* This post has been updated to reflect new questions received in the presentation of the webinar An Overview of SHACL (Shapes Constraint Language), on October 17, 2017. The webinar was our second in a series of webinars focused on SHACL features and capabilities and the rationale behind SHACL’s design and recommend best practices for using SHACL.

Questions about SHACL

Q1: Can shapes be generated?

Yes, TopBraid offers a way to suggest shapes based on data samples. Structured data models can also be used to generate shapes e.g., RDF/OWL models, XML Schema, UML, etc.

Q2: Are you aware of any tools available that can convert an ontology into a corresponding SHACL shape graph for validation purposes in a fully or semi-automated manner?

Yes, this is supported in TopBraid. See for example TopBraid Composer 5.4 (Model > Convert OWL/RDFS to SHACL).

Q3: Could you elaborate the difference between ECA rules and SHACL rules?

ECA or Event Condition Action framework is part of TopBraid EDG and TopBraid EVN. It is used to detect changes in data and perform some specified actions in response. For example, one use of it is to update Solr index each time a label is changed.

SHACL rules are used to “infer” new triples from those stated in a graph. For example, compute age based on date of birth. They can either be expressed in SPARQL, JavaScript, or, in case of Triple Rules, a dedicated high-level expression vocabulary in pure RDF. They can be thought as similar to ECA rules, if you consider inferred triples as the “Action”. However, with the ECA rules, action can be anything e.g., a call to some external service.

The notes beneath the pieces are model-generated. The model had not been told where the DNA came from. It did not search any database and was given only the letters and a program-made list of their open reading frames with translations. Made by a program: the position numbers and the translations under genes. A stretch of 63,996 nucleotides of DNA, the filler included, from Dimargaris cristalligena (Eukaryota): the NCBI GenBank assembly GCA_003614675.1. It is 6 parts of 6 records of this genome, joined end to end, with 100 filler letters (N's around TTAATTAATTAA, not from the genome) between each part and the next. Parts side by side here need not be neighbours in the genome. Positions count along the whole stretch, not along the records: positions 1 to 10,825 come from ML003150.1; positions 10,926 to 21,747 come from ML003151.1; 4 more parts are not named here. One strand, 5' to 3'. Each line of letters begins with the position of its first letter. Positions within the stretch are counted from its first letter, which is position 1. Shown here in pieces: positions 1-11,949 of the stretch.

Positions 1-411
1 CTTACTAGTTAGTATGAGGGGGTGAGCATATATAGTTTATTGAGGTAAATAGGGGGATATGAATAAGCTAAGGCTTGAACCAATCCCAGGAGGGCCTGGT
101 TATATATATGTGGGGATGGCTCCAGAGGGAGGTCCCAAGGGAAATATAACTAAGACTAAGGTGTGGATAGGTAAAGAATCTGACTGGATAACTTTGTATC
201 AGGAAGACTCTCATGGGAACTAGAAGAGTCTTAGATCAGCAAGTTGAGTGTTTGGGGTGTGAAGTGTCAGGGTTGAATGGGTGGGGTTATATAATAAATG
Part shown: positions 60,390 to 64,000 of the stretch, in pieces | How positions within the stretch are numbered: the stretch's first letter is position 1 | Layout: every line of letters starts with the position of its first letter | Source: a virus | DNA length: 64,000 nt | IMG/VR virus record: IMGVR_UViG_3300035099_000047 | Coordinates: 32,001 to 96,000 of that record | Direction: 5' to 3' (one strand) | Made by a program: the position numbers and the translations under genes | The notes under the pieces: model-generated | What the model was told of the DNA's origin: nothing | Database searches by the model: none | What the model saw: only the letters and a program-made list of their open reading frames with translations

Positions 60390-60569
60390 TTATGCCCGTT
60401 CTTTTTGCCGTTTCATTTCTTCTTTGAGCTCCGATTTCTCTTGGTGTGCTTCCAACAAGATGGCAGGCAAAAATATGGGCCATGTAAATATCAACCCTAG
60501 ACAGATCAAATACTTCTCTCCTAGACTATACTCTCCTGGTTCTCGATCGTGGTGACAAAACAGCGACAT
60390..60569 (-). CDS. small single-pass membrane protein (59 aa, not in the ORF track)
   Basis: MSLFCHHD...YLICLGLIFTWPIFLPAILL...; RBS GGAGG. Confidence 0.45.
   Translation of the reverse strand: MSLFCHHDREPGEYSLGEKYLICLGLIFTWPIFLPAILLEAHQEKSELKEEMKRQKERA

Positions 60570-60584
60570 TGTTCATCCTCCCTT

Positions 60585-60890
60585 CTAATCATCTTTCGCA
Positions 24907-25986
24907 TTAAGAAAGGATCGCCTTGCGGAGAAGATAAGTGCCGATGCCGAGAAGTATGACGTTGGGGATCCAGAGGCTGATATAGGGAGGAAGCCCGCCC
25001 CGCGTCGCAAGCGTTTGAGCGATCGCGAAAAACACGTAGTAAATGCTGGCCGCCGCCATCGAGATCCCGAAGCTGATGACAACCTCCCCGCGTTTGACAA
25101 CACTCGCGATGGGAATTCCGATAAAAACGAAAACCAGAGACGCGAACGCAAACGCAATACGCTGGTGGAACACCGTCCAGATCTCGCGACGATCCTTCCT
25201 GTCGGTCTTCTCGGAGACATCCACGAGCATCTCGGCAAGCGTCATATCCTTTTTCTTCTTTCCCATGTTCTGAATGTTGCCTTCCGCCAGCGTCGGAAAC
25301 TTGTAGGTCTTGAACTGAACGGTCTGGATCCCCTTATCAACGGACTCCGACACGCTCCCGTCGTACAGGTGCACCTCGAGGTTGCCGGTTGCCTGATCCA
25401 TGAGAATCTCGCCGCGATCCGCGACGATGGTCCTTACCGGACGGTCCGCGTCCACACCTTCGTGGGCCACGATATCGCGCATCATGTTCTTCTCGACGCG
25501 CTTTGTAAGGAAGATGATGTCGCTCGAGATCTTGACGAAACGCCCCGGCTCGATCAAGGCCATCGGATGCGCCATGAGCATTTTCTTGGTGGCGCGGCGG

Unlike with the ECA rules, there is no dedicated “trigger” or “Event” mechanism defined by the standard – this needs to be defined by the application. The “Condition” part is the pattern (“WHERE clause”) that needs to be present in the graph.

Q4: Does the SHACL vocabulary support validating joint uniqueness constraints? e.g. the combination of, say, 3 property values is unique.

Not the SHACL Core vocabulary, but you can use SHACL SPARQL for this. You can also extend the vocabulary through this method and create, for example, my:UniquePropertyValue constraint component which will take as parameters three predicates and check if the combined value is unique. This way, it can be used more generically for any 3 properties as opposed to some specific properties that you would put into a SPARQL query, and the approach is declarative and easy to use for other people without SPARQL skills.

Q5: Can we have the following constraint\; If we have a People class, and property “eat”, and object “Fruits”. We want to be able to say “People eat Fruit”, with the constraint being that each person can eat as many kinds of fruits as they want, but for each kind, they can only eat one. For example, a person can eat 1 apple, 1 orange, etc., but at most 1 for each kind. Are we able to define this kind of constraint or rule? Thanks.

Yes, if you enumerate the fruits in advance then this is supported through qualified value shapes and qualified max count.Please see.

For a more general solution, where the fruits are unknown beforehand, you may want to use SHACL-SPARQL (or SHACL-JS).

Q6: The blank node approach seems to be more flexible than the separate property approach. The latter forces the property to be used the same way each time. Can you comment?